Deutsche Bank's Evolution: The Good, Bad, and Ugly (w/ David Enrich & Ed Harrison)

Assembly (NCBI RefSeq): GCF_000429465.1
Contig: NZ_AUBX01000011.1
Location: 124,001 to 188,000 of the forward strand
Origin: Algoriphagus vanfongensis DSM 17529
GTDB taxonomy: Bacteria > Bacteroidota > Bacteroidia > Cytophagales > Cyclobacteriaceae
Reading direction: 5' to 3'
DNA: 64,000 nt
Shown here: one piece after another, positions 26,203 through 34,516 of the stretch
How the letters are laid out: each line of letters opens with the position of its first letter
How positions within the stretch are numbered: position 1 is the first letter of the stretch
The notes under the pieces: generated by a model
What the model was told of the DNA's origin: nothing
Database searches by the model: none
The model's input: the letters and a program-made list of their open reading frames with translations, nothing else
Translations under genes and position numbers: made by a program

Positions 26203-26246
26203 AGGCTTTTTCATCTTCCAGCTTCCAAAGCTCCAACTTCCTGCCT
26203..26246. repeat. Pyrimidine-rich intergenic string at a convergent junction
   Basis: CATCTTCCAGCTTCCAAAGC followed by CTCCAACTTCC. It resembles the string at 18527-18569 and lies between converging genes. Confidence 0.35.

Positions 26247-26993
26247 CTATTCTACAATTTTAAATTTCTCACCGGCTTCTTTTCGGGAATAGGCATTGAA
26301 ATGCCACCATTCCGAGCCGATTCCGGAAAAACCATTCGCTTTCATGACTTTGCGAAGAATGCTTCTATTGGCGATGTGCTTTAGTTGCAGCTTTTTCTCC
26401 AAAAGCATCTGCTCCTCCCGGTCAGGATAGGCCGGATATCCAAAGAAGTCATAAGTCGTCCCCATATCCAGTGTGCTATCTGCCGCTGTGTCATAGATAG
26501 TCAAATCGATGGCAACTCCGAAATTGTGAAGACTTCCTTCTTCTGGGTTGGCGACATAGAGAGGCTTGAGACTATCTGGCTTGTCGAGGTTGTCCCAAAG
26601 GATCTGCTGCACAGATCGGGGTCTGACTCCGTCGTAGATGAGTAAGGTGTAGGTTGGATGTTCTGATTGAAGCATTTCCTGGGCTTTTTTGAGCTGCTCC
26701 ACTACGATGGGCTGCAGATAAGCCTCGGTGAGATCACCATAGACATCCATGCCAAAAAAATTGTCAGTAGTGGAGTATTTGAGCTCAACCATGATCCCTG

ED HARRISON: I think we were talking just before the cameras started rolling about how a lot of the mainstream outlets will focus on the Trump factor, and we'll certainly get into that. I think from my perspective, it's really about the financial system. I want to go back to the transformation that Deutsche has made over the last 20, 25 years to get a sense of how that banks transformed and how that's emblematic of the transformation that we've seen in the system. What did Deutsche Bank look like before it became this giant financial behemoth? DAVID ENRICH: Let me just say before I even answer that, that I think that's a really good approach because Deutsche Bank in a lot of ways, it's an interesting tale of its rise and fall but it also is just as nearly perfect case study in how not to run a major global financial institution or major global company of any nature, really. I think it's a pretty interesting tale. Deutsche Bank was founded in 1870. This is its 150th birthday, happy birthday. It was founded as basically an institution that was supposed to help German companies spread their wings internationally. This is the dawn of the industrial era. They're big, proud German companies like Siemens in particular that were looking for a German bank that could help them, help finance their projects all over the world, really. That's what Deutsche Bank was doing, it was also financing infrastructure projects, really, basically in most continents in South America, in the US, all over Europe and Asia. It was a pretty traditional institutional lender that was really helping the economy grow at a point in world history where there's a lot of economic growth to be had, and that trajectory went on basically uninterrupted for about six decades. Deutsche Bank was becoming one of the biggest banks in the world even at that point, and this is obviously an era before globalization. Banks were much more national or continental in nature than they are today, but it was becoming one of the biggest most important financers of infrastructure and development and industrial projects anywhere in the world. Then in the 1930s, the Nazis come to power in Germany and Deutsche Bank goes from being this international development bank to being the financial wing of the Nazi Party essentially. It helps bankroll the German military, it helps pay for the construction of concentration camps, helps pay for the manufacturer of poison gas and for selling gold, some of which was extracted from the teeth of Jews for the Nazis all over Europe and Asia. It'd become very quickly goes from being this global bank to being one that is focused on helping Germany take over the globe, which in fairness to Deutsche Bank was something a lot of big German companies were doing at the time. ED HARRISON: They were basically co-opted into it because state capitalism, that's what the National Socialism was. DAVID ENRICH: Yeah, that's absolutely right. Although, I would argue, especially with the benefit of hindsight, that this was an institution, and these were executives at this institution who got pretty caught up in it as well. They were not members of the Nazi Party, and one of the bank's leaders at the time was serving on the board, not just at Deutsche Bank, but of the chemical company, those manufacturer of the gas, this is not a case of them just following orders. This is a case of them looking to continue to thrive in an era where thriving meant being complicit in genocide. That's a trade that they made. After the war, they were accused, the institution was accused of being a war criminal and its leader was convicted of being a war criminal. The US tried to liquidate the bank and that would have been the end of Deutsche Bank, except that the British government, which was still owed reparations from World War I from Germany, really wanted Deutsche Bank to exist and they helped basically pulled Germany out of this deep depression that it was in, helped rebuild Germany, and helped rebuild and reunite Europe. The Brits prevailed and Deutsche Bank over the next several decades became, once again, one of the leading financers of development, infrastructure and corporate projects all over Europe, and it played a really leading important role in the reconstruction, redevelopment and ultimately, the reunification of Europe. ED HARRISON: Where were the French by the way during that period of time, what were they thinking about? Because my understanding is they were against letting the Germans rise up, if you will. DAVID ENRICH: Yeah. The French had some trust issues with the Germans. It's interesting. I actually don't know the answer to what the French view on the liquidation versus maintenance of Deutsche Bank was. That is interesting, because Berlin obviously was split into quadrants. The Deutsche Bank's old headquarters happened to be in the British quadrant. That was a very fateful random outcome, but it meant that the Brits ultimately were the ones who had a say over what was going to happen with this bank. It didn't just get back to normal. It's actually split into 10 or 11 different little institutions, but they all continue to operate basically under the Deutsche Bank umbrella and within less than 10 years, they were legally and formally reunited themselves. ED HARRISON: Deutsche Bank, Deutsche means German and when people think of the bank that is Germany, that's the first bank that they think of. The leading German bank in terms of, as you said, bringing Europe back together, reunification, when we get to the reunification period and beyond, what does Deutsche Bank look like compared to say, other national banks, the likes of UBS or of BNP Paribas and those kinds of institutions? DAVID ENRICH: Through the 1980s, the banking industry was really pale in comparison of what it became in the '90s, 2000s and even today. These leading national champion banks, whether it's in Germany, or Switzerland, or France or the UK, are really much more traditional lenders than what we've seen today. They're providing slightly different services depending on the geography and the Swiss were always really big in wealth management for example, but these are banks that had, in Deutsche Bank's case, a limited retail presence. They've been founded, by the way, with zero interest and serving retail investors, purely an institutional focused bank. It remained that way, for the most part, and they did have a retail franchise, but it was not that exciting, in part because retail banking in Germany is not very lucrative. I think the same goes for the international footprint of a BNP Paribas or a UBS or Deutsche Bank, it was in serving big companies from their home countries and from the continent, helping them finance projects overseas. It was a pretty plain vanilla type of business activity and that increasingly into the late '80s became a problem for banks like Deutsche Bank, because the world was globalizing at this point and it was becoming much easier for investors to whether they were in Germany or the US or Hong Kong to have a choice in where they put their money. If they wanted a certain amount of exposure to a big international bank, they obviously are going to look for the investment opportunity that presents the highest returns. If you're an investor, that used to be that that's in Germany, but in usage, it's automatically have a choice between two or three big German banks, you've now got a menu that expands on the globe, pretty much. Banks like Deutsche Bank were looking and watching with increasing envy and alarm as US banks, especially the old Wall Street partnerships converted into publicly traded companies and were just minting money and had returns on equity that were orders of magnitude higher than what Deutsche Bank was achieving. of Disaster The same goes for UBS or BNP Paribas or any number-- Barclays in the UK. The solution to that at the time was pretty simple. It was that banks like Deutsche Bank needed to get into the same game that allowed to the Goldmans and the JP Morgan's and the Citi Groups of the world to be just raking in the revenue, and that was Wall Street. It was investment banking, it was sales and trading, and it just opened up this entire new world of opportunity for these banks.